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Listen: Thuli Nhlapo discusses Colour Me Yellow with Sarah-Jayne King

‘I hated being pregnant with you. I used to cry the whole day. I hated carrying you in my stomach.’

 
Thuli Nhlapo grew up constantly hearing these words from her mother. She was seven years old when she realised that no one called her by name. Known as “Yellow”, she was bullied at home and at school. Fearing that she had a terrible disease, she withdrew into herself.

Years later, Thuli is still haunted by her childhood experiences. She confronts her mother about her real father and real surname. Getting no answers, Thuli embarks on years of searching for the truth.

In the process, she uncovers unsettling family secrets that irrevocably change all their lives.

“Whilst exposing and exploding the impact of family secrets on people’s sense of identity and well-being, it is also a celebration of one woman’s determination to live her life to the fullest.” - Mmatshilo Motsei

Thuli Nhlapo is the Managing Director of her own media company, Thuli Nhlapo Media. She has previously worked for ABC News (USA), Daily Sun and SABC News as reporter and/or producer. She has also written for The Sowetan, Mail & Guardian and The Star. Nhlapo works as a communication strategist and content producer and is based in Gauteng.

Thuli recently was a guest on radio host and author Sarah-Jayne King’s Cape Talk Book Club program. Here they discuss Colour Me Yellow, identity, and Thuli’s family response to the book:

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Mike Procter's autobiography a witty, concise read on the events that shaped his life after his storied career as a player, writes Khanyiso Tshwaku

Published in the Sunday Times

By Khanyiso Tshwaku

Caught in the MiddleCaught in the Middle
***
Mike Procter, Pitch Publishing, R370

The title of Mike Procter’s autobiography Caught in the Middle is an apt one considering he found himself at the centre of two of cricket’s hairiest moments in the mid-2000s. Those events were the “ball tampering” Oval 2006 test match between Pakistan and England and the infamous “Monkeygate” New Year’s test between Australia and India in Sydney in 2008.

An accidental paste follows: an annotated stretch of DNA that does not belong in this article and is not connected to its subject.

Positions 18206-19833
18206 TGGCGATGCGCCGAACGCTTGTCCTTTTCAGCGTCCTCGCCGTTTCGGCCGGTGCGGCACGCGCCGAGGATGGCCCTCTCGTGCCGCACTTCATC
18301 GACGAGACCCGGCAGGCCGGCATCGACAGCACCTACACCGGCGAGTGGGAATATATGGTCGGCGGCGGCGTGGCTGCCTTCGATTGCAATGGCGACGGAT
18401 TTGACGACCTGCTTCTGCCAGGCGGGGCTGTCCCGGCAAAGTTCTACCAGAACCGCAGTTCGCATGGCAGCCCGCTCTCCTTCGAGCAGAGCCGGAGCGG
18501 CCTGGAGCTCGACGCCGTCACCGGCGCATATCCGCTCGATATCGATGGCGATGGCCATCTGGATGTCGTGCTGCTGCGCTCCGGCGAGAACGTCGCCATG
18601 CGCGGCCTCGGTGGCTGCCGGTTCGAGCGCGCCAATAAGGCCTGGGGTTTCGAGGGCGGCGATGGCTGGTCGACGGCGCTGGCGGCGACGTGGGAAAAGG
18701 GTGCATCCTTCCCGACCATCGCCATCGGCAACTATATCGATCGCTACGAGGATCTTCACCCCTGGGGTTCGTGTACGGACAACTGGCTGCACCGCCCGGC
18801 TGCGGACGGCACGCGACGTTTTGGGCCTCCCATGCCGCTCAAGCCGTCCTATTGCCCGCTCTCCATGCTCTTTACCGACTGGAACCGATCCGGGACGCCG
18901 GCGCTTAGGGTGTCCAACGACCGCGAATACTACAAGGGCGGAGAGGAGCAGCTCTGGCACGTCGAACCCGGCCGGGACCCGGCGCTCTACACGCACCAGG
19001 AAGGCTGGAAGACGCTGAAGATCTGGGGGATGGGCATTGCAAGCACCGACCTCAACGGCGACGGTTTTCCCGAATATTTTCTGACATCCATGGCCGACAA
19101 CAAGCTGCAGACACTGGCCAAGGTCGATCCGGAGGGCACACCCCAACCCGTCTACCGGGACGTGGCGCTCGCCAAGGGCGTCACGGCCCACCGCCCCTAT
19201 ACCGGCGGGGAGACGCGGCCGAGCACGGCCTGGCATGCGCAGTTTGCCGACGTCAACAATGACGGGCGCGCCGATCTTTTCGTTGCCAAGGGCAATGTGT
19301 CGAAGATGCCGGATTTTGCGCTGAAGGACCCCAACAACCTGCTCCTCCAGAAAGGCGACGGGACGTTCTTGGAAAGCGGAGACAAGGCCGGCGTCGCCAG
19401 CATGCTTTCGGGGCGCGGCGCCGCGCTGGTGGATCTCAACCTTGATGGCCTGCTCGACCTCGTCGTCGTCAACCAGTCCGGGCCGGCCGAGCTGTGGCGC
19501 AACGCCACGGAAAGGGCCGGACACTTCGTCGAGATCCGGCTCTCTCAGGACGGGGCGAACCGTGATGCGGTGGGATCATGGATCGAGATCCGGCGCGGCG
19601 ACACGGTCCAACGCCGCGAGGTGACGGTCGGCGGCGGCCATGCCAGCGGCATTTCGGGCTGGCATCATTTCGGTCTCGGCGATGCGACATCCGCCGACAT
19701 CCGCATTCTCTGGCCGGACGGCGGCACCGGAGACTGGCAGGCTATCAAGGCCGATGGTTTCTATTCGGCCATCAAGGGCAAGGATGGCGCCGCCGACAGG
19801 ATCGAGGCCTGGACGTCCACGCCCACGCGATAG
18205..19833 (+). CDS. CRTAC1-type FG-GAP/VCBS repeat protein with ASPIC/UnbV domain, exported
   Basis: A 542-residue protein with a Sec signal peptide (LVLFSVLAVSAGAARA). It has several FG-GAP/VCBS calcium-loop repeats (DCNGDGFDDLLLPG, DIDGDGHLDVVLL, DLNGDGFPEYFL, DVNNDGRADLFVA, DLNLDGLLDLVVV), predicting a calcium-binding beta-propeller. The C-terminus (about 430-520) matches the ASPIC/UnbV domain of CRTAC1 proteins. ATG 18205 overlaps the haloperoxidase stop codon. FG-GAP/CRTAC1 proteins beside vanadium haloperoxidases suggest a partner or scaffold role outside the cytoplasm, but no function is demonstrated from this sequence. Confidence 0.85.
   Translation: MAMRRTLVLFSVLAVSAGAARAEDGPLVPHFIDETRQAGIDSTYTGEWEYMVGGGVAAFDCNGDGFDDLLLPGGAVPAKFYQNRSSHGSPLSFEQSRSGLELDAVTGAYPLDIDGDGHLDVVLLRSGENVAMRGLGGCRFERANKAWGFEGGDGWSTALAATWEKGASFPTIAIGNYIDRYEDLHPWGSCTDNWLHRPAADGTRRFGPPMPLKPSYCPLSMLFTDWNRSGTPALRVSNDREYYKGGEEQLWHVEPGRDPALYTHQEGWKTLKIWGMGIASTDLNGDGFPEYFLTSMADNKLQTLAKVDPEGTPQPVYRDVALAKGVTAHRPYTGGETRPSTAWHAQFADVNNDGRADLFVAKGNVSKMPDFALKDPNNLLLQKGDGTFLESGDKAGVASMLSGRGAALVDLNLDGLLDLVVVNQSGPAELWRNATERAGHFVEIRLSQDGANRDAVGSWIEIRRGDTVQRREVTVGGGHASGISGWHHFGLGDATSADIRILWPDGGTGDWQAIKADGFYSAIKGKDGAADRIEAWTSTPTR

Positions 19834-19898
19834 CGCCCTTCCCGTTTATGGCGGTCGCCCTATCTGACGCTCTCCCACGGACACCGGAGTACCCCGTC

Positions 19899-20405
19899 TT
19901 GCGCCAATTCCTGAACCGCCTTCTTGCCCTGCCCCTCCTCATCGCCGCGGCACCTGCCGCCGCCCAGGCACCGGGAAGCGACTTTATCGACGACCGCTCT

On both occasions, he was the match referee. After those acrimonious tests, the International Cricket Council changed the rules to ensure certain infractions were dealt with at a level higher than that of a match referee.

In the 2006 encounter, the Pakistan team led by Inzamam-ul-Haq refused to come out after tea on the fourth day after being accused by the abrasive and controversial Australian umpire Darrell Hair of altering the condition of the match ball.

The 2008 issue centred around Indian offspinner Harbhajan Singh racially abusing Australian all-rounder Andrew Symonds, who is of West Indian descent, by calling him a monkey.

These two moments are the centre of the well-crafted 239-page book, which focuses on Procter’s career as referee rather than player.

Procter said the incidents in London and Sydney changed his outlook on the game.

“The Darrell Hair thing was part and parcel of cricket. It was very unusual but that’s something you’d expect to see in cricket once in a while, but the Harbhajan Singh one, I would’ve preferred not to deal with that one,” Procter said.

It’s a book that can be devoured easily, thanks to Lungani Zama’s brevity and Procter’s witty but concise tone. With this book being Procter’s third, it was a smart move to speak less about his storied career as a player – cut short by anti-apartheid sanctions – and focus more on the events that shaped his life afterwards.